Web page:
Declines Orders, Waits in Wealthy Areas



  • Jack delivers food 10 hours a week for DoorDash and Uber Eats.
  • The 22-year-old said he didn’t accept orders with low tips and wealthy neighborhoods tipped better.
  • He said customers should tip for the “premium service they’re being provided.”

If you don’t tip — and tip well — don’t expect Jack to pick up your food-delivery order

The Philadelphia 22-year-old works roughly 10 hours a week on his “weekend side hustle,” he told Insider, delivering food on his bike for primarily DoorDash and Uber Eats. Jack, whose last name is known to Insider but has been excluded for privacy reasons, shares his delivery experiences with his 148,000 TikTok followers — though he never shows his face on camera.

When Jack logs on to his delivery apps, he said, he chooses whether to accept or pass on a variety of orders that come in. He said his decision was based on how much each delivery would pay and how long it’d take. DoorDash and Uber Eats offers include a base payment — which depends partly on the distance of the delivery, occasional incentive fees to entice drivers, and any up-front tip the customer includes.

Jack’s average base payment is between $2 and $2.50, according to delivery records provided to Insider, though some base payments were as high as $4.50. When a delivery offer comes in as low as $2 or $2.50, he said that meant the customer did not offer a tip up front.

While DoorDash and Uber Eats customers can also tip after the order is delivered, Jack said he’s not interested in waiting to see whether he’d wasted his time. For this reason, he generally accepts only orders with the highest payments — which often mean the highest up-front tips — and declines roughly 75% of the orders he receives.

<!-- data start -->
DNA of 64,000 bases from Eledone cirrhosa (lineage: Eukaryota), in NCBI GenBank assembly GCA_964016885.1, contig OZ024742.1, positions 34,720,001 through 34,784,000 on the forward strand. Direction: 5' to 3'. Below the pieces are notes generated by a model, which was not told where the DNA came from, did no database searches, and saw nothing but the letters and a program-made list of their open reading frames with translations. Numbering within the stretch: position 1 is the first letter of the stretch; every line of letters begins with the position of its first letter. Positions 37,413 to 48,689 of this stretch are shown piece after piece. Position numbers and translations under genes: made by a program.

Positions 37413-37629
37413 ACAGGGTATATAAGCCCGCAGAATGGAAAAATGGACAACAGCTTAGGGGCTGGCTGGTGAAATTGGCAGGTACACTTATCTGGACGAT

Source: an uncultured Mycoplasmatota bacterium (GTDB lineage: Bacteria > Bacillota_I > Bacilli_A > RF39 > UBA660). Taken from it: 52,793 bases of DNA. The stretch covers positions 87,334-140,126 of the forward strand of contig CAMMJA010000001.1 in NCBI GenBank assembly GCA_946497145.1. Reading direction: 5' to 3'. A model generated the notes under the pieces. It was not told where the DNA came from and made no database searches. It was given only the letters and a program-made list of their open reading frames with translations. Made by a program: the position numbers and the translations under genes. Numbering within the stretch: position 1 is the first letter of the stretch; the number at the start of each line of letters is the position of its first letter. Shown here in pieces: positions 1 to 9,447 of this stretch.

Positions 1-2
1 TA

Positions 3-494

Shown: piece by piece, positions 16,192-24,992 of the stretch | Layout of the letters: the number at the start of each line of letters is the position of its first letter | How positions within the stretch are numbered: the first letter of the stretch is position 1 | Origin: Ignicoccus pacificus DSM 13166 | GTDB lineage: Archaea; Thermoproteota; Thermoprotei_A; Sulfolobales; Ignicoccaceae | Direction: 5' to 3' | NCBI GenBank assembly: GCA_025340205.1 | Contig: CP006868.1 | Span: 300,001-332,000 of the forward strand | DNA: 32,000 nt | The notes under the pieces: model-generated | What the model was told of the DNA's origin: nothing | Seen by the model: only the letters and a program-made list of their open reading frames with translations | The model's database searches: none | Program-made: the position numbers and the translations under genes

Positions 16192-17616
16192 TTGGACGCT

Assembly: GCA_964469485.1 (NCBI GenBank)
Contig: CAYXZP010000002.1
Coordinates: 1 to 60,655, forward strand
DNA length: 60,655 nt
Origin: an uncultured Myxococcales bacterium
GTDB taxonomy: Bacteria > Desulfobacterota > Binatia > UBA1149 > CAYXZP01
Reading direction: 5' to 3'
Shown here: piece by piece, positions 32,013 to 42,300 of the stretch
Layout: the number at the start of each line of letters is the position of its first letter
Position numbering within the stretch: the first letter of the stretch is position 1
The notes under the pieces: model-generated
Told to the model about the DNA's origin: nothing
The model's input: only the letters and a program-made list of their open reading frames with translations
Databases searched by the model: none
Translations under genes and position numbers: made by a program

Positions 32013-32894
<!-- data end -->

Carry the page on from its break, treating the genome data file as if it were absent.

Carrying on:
“I’m not doing this to gamble. I’m doing this to make money,” he said. “So I’m not really interested in playing the game of, ‘Oh, maybe I’ll do this person’s delivery for a guaranteed $2.50. Maybe it might be more.’ I don’t play that game. And most people don’t like to play that game. That’s what results and their order’s not getting picked up, or it takes awhile for them to get their food.”

The majority of orders he sees do include a tip, Jack said. According to documents Insider saw, they generally range from $3 to $7. Both DoorDash and Uber Eats drivers keep 100% of their tips.

“I think people should be tipping for the premium service that they’re being provided,” he said. 

Jack isn’t the only gig worker looking for higher tips. While many delivery drivers said they benefited from larger tips during the beginning of the pandemic, some customers have since cut back, The New York Times reported last week.

Of over 3,800 comments in the first 48 hours after the story’s publication, the most popular ones pushed back on the idea that drivers should get the same tips as the waitstaff at restaurants, while others said they shouldn’t be responsible for paying these workers a living wage.

As inflation continues to weigh on Americans’ pocketbooks, even more customers may decide to cut back on delivery tips to save a buck or two.

Alix Anfang, an Uber spokesperson, told Insider that tipping had increased since 2020.